Logic Circuits and Potential Dividers
There is an inevitable tension between looking for virtual versions of logic circuits that behave perfectly and are quick to build and supporting students in making these for real and doing some proper experimental work. Ultimately the best solution is probably a mixed economy.
It's hard to find quality resources on this topic since they either have an electronics perspective or they are aimed at A level students. However, this collection of resources should go some way to providing support and ideas.
Whilst this list provides a source of information and ideas for experimental work, it is important to note that recommendations can date very quickly. Do NOT follow suggestions which conflict with current advice from CLEAPSS, SSERC or recent safety guides. eLibrary users are responsible for ensuring that any activity, including practical work, which they carry out is consistent with current regulations related to Health and Safety and that they carry an appropriate risk assessment. Further information is provided in our Health and Safety guidance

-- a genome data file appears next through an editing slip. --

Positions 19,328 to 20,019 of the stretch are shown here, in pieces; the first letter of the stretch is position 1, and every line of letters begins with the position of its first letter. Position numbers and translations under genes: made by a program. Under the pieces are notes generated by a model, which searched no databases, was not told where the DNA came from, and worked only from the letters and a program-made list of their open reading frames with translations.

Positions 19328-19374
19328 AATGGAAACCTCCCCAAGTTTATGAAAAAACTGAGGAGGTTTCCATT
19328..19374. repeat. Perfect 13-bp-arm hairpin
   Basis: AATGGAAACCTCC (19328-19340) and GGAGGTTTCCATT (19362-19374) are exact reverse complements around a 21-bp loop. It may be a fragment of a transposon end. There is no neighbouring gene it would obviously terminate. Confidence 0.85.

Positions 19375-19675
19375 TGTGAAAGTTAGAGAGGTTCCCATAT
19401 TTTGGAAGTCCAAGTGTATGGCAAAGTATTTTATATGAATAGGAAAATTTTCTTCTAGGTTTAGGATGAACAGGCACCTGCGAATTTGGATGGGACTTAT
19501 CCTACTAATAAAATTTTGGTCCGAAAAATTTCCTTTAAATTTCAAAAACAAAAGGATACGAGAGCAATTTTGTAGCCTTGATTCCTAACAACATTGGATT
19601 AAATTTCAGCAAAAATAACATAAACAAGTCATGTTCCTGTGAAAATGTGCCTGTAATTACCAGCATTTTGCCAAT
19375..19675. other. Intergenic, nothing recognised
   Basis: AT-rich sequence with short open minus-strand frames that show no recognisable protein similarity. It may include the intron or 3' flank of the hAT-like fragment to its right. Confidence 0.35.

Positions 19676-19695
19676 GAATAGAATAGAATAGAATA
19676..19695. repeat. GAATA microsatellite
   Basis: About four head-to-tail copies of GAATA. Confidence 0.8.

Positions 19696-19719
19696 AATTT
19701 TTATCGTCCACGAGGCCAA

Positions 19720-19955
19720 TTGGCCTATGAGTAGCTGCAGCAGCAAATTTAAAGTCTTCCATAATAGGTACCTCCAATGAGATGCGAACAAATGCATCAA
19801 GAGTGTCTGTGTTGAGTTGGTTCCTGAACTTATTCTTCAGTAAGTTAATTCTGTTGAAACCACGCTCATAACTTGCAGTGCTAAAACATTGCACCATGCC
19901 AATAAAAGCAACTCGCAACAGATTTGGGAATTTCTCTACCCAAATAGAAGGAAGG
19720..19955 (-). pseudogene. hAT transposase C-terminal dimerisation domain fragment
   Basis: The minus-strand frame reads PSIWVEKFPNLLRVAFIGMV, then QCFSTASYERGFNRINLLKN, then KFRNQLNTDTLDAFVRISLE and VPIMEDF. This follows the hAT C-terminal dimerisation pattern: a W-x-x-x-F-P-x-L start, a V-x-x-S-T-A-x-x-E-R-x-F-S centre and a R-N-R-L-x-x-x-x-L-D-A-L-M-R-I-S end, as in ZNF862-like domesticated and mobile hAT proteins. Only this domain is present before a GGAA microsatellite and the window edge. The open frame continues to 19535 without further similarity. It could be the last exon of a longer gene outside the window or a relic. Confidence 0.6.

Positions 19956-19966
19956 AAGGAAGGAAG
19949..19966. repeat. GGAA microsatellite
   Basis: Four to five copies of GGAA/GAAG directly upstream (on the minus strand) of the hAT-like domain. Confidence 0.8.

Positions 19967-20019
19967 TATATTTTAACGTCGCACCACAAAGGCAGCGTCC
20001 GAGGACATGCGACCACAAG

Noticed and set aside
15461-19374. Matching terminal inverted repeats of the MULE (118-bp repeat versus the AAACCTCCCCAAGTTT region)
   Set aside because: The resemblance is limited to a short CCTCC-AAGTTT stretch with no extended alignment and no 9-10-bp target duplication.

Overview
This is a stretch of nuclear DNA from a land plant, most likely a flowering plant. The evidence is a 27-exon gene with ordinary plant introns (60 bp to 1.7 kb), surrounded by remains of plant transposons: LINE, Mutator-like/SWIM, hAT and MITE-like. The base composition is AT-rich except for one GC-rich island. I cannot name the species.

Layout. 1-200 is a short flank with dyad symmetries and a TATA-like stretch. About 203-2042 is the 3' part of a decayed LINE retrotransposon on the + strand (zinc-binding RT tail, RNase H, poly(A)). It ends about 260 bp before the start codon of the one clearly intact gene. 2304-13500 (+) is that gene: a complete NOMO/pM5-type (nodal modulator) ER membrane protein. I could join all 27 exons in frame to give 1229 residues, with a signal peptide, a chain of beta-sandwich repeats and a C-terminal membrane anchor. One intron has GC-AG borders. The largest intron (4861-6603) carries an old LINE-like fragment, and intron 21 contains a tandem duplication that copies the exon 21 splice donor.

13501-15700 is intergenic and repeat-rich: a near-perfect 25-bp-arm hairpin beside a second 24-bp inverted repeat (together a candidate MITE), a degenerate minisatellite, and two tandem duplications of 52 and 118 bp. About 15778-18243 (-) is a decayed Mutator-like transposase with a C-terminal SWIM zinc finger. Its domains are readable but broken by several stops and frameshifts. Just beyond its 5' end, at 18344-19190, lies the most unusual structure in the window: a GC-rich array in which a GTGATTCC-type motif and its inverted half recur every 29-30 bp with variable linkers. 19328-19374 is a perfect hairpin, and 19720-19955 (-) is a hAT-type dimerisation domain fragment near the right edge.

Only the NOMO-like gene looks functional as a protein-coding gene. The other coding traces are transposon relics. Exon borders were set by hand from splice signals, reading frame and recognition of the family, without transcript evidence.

Links and Resources
Included here because it’s nominally a lesson about diodes; this resource won’t improve your subject knowledge but it’s been sneaked in because it might help you reflect on lessons and develop your own practice. It’s a brave teacher who is prepared to get uncensored feedback from students but this revealing video shows how very useful it can be. It’s worth watching although the first two and half minutes of introduction could be whizzed over without missing much. Would you dare to do it yourself?
Download the pdf file to find a straightforward experiment for students to carry out as they investigate a silicon diode. There are full instructions for students and an equipment list as well as teaching notes. You’ll also find ideas about discussing Moore’s Law on miniaturisation with students and some suggestions for further experimental work to take it further. The activity is accompanied by a Future Morph film looking at a student studying electronics at Exeter College which you might like to use to promote related careers. It’s also great for citizenship as the students intends to work in Angola with WaterAid.
Coming from the IOP, the physics here is tip top and this excellent resource contains all you need to teach a sequence of lessons on potential dividers; background notes for teachers, practical and safety tips, instruction sheets for students, follow up questions that require calculations and, all importantly, worked answer sheets too. Students can find this topic a little confusing so it’s worth spending some time revisiting the concept of voltage before starting to teach it and reminding them that the electrical energy carried by the electrons is “shared out” around the circuit.